Skip to Main Content
March 10, 2009


A recent interviewee at a leading strategy consulting firm reported that of her four second round on-site interviews, two were with partners who did not give her a business case. Instead, they talked more about situations that the interviewee had been in where she had to confront difficult people or resolve a challenging organizational situation. As consulting firms strive to create less cutthroat working cultures, they are placing increased emphasis on fit and interpersonal skills. As a result, interviewers are asking questions where the case deals not with a business situation like falling revenues, but a challenging interpersonal situation. Examples of such situations are:
  • Confronting a co-worker whom seems to be not getting the work done on your project
  • Dealing with unethical behavior by a client
  • Coping with family emergencies while on the job

These are important situations and important questions. Most consulting candidates shoot from the hip on such questions and don't prepare for them, focusing on the usual cases instead. They run the risk of communicating unstructured, scattered answers. Why create this impression for your interviewer? We recommend you prepare for them in the way you would prepare for case interviews: think about how you would approach these problems in general, then practice.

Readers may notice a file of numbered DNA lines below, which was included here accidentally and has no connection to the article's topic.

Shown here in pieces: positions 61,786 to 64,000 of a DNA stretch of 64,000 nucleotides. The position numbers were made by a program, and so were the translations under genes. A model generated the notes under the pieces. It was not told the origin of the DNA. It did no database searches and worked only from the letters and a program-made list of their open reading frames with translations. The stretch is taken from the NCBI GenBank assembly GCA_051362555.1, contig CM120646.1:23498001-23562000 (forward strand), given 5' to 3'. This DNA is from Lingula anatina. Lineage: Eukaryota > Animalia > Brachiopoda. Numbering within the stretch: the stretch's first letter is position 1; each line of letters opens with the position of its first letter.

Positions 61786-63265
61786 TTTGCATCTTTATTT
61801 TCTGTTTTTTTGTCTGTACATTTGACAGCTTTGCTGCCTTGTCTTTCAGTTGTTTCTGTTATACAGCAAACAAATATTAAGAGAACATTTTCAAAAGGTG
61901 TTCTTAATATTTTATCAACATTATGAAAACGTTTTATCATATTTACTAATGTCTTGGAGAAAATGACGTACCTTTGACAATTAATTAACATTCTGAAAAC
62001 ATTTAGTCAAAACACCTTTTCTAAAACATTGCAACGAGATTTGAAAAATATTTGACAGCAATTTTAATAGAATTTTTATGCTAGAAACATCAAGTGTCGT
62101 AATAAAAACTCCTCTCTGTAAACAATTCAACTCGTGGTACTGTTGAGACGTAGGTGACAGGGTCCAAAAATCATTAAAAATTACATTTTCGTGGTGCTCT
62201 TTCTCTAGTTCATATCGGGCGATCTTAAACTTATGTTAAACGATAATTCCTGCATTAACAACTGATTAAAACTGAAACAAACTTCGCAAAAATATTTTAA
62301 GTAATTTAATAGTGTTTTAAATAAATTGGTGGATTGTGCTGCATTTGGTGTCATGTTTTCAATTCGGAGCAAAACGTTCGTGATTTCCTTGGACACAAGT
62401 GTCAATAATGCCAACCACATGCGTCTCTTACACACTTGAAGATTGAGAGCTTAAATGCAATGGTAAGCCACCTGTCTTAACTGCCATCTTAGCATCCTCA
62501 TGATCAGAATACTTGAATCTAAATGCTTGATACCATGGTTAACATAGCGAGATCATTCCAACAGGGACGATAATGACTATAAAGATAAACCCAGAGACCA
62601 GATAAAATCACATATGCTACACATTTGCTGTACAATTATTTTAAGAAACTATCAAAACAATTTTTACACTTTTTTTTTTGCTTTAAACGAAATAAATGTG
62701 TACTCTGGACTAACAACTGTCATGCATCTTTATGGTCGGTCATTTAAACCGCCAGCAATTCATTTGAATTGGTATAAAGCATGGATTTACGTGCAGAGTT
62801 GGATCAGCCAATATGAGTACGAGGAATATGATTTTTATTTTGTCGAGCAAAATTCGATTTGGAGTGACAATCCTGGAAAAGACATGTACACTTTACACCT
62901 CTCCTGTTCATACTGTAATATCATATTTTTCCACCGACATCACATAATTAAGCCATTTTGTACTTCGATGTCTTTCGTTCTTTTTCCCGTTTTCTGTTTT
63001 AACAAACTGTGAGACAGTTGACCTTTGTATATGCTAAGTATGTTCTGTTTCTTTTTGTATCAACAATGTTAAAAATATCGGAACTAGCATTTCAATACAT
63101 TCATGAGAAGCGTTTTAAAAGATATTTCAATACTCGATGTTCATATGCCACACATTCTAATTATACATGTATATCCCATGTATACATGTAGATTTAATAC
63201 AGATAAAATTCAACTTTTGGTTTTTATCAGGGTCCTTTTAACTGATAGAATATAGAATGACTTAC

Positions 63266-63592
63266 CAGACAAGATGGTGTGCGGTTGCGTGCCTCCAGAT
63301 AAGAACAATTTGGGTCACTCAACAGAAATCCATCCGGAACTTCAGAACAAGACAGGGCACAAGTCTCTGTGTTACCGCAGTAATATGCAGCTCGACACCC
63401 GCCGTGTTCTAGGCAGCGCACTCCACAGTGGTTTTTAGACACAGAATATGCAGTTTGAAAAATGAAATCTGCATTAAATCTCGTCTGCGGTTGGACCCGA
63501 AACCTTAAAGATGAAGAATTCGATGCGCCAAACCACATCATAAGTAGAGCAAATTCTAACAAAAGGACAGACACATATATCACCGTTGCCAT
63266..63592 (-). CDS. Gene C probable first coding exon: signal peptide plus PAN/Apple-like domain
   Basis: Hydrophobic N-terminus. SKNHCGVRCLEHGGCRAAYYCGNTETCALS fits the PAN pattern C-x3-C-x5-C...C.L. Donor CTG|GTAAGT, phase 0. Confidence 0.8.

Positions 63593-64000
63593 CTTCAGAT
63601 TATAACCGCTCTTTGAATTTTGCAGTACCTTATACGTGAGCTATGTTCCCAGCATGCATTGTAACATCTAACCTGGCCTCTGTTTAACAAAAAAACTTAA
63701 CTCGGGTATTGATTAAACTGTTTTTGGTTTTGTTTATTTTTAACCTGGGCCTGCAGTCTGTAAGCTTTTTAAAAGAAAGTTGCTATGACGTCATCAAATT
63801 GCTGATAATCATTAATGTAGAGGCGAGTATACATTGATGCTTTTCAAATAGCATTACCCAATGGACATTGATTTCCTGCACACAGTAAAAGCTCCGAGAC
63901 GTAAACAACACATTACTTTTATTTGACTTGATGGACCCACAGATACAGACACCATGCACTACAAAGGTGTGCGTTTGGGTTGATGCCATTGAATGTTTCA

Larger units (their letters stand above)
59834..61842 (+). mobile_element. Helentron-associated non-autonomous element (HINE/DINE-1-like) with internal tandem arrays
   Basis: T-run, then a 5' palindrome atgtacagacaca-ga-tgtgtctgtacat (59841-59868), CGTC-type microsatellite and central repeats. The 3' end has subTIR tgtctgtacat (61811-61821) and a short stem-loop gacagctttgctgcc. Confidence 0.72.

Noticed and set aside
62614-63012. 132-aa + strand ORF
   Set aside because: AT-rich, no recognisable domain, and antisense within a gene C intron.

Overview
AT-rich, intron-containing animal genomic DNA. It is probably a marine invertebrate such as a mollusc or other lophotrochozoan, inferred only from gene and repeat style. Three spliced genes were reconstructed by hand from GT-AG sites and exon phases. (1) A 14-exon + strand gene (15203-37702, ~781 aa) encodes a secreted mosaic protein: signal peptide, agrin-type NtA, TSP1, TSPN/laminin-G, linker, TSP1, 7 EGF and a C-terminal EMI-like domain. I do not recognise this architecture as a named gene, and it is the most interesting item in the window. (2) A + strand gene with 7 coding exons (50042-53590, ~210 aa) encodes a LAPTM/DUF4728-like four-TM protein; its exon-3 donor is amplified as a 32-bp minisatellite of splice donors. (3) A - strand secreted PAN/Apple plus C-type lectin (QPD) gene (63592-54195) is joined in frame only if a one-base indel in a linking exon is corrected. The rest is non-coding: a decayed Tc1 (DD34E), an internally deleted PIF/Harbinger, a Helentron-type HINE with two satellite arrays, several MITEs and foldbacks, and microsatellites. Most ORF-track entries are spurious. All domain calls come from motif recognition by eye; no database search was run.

How would you approach these situations in real life? Step outside of some actual incidents that happened to you and pretend to be coaching yourself on the steps you needed to take to get it resolved. How would you describe these steps as applicable to any situation? After a few minutes, you'll probably come up with something similar to the following:

  • Assess the situation
  • Determine what other information you'll need to draw a conclusion
  • Decide on the best course of action towards resolving the issue
  • Immediately move forward with the appropriate communication
  • If necessary, proceed with escalation to a higher or external authority

You might wonder if it is really necessary to create a "framework" for such questions. By that, you probably mean we shouldn't need frameworks to solve personal situations. Unfortunately, those are probably the ones where we need frameworks the most. In many ways these are harder problems to solve. And given how hard they are to solve, their solutions are probably even harder to communicate than those regarding profit and loss.

A final thought before we dive in: the case scenarios all reflect real situations that might occur during your first couple of years on the job. Our hope is that while you practice answering these questions, you also wind up preparing for how you will handle these situations when they come up in real life. Tackle these problems as you would the client issue: take a step back, assess the situation, come up with an approach, and give it your best shot.


Filed Under: Job Search